National Park Service

Appalachian Highlands Network (APHN)

Aquatic Macroinvertebrate Monitoring

Stonefly nymph at Obed Wild and Scenic River
Stonefly nymph at Obed Wild and Scenic River

Resource Brief: Aquatic Macroinvertebrate Monitoring in APHN

There are currently no other documents or reports pertaining to this topic.

The monitoring protocol and procedures for this topic are currently under development.

For more information contact: Jim Hughes

Affected Parks

  • Big South Fork National River & Recreation Area (BISO)
  • Blue Ridge Parkway (BLRI)
  • Obed Wild & Scenic River (OBRI)

Importance / Issues

At both the Big South Fork and the Obed, free-flowing rivers are the central resource management focus. The parks' enabling legislation, together with National River (BISO) and Wild and Scenic River (OBRI) designations, reflects this emphasis. Both parks harbor significant aquatic resources, including numerous Federally-listed species, and both are threatened by industries of resource extraction, upstream development, and water withdrawal. The Blue Ridge Parkway protects a significant number of the remaining high elevation wetlands in the Southern Appalachians, as well as numerous high elevation seeps and streams. These resources are threatened by air pollution impacts, including acid deposition and deposition of toxic substances (e.g. mercury). Other management issues include development along the park boundary, management of agricultural leases within the park, and forest insect and disease impact.

Preliminary Monitoring Objectives

Specific monitoring objectives are:

  1. Determine long-term trends in species composition and tolerance indices at selected index sites.
  2. Correlate trends in water quality and physical habitat measures with changes in the composition of aquatic macroinvertebrate species assemblages.

Benthic macroinvertebrate monitoring in accordance with this protocol will be utilized for:

  • Characterization of the existence, severity, and trends of impairment to the water resource.
  • Identification of sources and causes of impairment.
  • Evaluation of the effectiveness of control actions and restoration activities.
  • Supporting use attainability studies and cumulative impact assessments.
  • Characterizing regional biotic attributes of reference conditions.

Methods

Aquatic macroinvertebrates are effective long-term integrators of the short term events influencing water quality in a particular location. To evaluate the condition of a water body, water resource professionals use an integrated approach that may include analyses of water quality and quantity, physical habitat characterization, and biological assessment, which utilizes biological surveys.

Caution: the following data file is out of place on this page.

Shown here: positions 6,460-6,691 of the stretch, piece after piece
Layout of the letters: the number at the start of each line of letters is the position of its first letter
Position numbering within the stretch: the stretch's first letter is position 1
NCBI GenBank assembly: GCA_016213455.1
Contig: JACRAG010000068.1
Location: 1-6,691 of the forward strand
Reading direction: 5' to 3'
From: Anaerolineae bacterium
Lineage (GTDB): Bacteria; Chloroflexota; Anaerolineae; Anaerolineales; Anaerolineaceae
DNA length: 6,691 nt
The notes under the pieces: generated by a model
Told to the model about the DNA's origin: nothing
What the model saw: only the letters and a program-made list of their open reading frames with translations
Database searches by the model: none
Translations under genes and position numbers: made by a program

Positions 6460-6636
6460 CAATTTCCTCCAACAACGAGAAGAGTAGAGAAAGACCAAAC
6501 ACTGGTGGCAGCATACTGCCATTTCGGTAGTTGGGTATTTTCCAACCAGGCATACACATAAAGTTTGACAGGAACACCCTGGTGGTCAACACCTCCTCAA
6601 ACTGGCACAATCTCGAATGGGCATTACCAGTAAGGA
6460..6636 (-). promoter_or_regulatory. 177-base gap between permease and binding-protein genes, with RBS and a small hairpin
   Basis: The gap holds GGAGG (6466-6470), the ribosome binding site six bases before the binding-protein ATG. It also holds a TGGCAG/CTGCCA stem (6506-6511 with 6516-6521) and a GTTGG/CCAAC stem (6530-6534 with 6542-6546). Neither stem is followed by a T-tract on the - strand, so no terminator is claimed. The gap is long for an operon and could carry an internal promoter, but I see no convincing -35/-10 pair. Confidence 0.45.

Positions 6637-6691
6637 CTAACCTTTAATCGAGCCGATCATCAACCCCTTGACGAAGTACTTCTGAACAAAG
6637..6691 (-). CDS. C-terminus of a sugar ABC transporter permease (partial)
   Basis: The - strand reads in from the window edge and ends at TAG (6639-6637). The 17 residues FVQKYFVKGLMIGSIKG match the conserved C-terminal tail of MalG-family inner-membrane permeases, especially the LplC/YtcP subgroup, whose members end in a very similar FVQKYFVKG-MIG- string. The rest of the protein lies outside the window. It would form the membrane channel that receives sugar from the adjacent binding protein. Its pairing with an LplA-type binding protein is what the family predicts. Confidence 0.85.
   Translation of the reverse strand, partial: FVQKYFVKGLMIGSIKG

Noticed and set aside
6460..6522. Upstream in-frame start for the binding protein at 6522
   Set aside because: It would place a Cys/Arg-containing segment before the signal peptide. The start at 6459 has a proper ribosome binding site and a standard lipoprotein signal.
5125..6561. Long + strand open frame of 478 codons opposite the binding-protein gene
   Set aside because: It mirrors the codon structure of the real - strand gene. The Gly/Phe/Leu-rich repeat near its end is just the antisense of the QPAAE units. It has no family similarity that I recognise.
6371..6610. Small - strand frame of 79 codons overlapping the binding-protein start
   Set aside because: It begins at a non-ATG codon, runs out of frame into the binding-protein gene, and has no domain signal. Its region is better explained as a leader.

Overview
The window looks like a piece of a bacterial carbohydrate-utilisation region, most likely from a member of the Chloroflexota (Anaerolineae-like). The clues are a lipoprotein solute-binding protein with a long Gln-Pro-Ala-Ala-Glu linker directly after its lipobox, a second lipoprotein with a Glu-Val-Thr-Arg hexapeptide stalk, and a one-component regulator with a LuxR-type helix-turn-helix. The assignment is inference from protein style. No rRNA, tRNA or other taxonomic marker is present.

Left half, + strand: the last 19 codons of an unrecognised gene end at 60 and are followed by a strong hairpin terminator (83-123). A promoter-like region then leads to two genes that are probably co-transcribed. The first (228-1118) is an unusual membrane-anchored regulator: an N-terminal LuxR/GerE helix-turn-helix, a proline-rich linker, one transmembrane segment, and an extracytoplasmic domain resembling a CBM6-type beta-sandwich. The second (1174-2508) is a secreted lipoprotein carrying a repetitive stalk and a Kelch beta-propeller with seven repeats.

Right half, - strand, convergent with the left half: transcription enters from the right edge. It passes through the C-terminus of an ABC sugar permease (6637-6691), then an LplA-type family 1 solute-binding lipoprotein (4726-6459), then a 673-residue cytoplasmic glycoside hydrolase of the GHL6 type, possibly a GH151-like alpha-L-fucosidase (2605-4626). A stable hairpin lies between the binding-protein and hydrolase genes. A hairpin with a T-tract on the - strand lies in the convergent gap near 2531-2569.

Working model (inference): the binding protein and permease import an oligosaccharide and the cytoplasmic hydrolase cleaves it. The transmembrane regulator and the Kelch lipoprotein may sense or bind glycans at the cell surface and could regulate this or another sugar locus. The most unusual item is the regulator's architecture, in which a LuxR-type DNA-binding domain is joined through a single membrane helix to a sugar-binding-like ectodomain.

To meet the need for cost-effective sampling, a number of rapid bioassessment methods have been developed. These methods are generally described in the EPA's Rapid Bioassessment Protocols for Use in Streams and Wadeable Rivers (EPA 841-B-99-002), and individual state and federal investigators have developed a number of rapid bioassessment protocols (RBP).

The principal conceptual underpinnings of RBPs are:

  • Cost-effective, scientifically valid, procedures for biological surveys
  • Provisions for efficiently sampling multiple sites
  • Relatively quick turn-around of results for management decisions.
  • Scientific reports easily translated to management and the public
  • Environmentally-benign procedures.

Protocol Development & Status

The Network evaluated RBP protocols employed in the four states that are home to Appalachian Highlands Network parks (TN, VA, KY, and NC). In general, all states use some modification of general procedures described in the EPA Wadeable Streams Manual. APHN will utilize a rapid bioassessment protocol adapted from the Standard Operating Procedures developed and used by the North Carolina Department of Environment, Health, and Natural Resources.

The North Carolina protocol has been widely adopted for use in other monitoring programs, including the Great Smoky Mountains National Park, and six years of macroinvertebrate monitoring has been accomplished using this protocol at the Big South Fork. In most cases, sampling stations will be co-located with water quality monitoring stations in order to provide park managers with the appropriate level of information needed to determine whether management changes are warranted.

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Last Updated: December 30, 2016 Contact Webmaster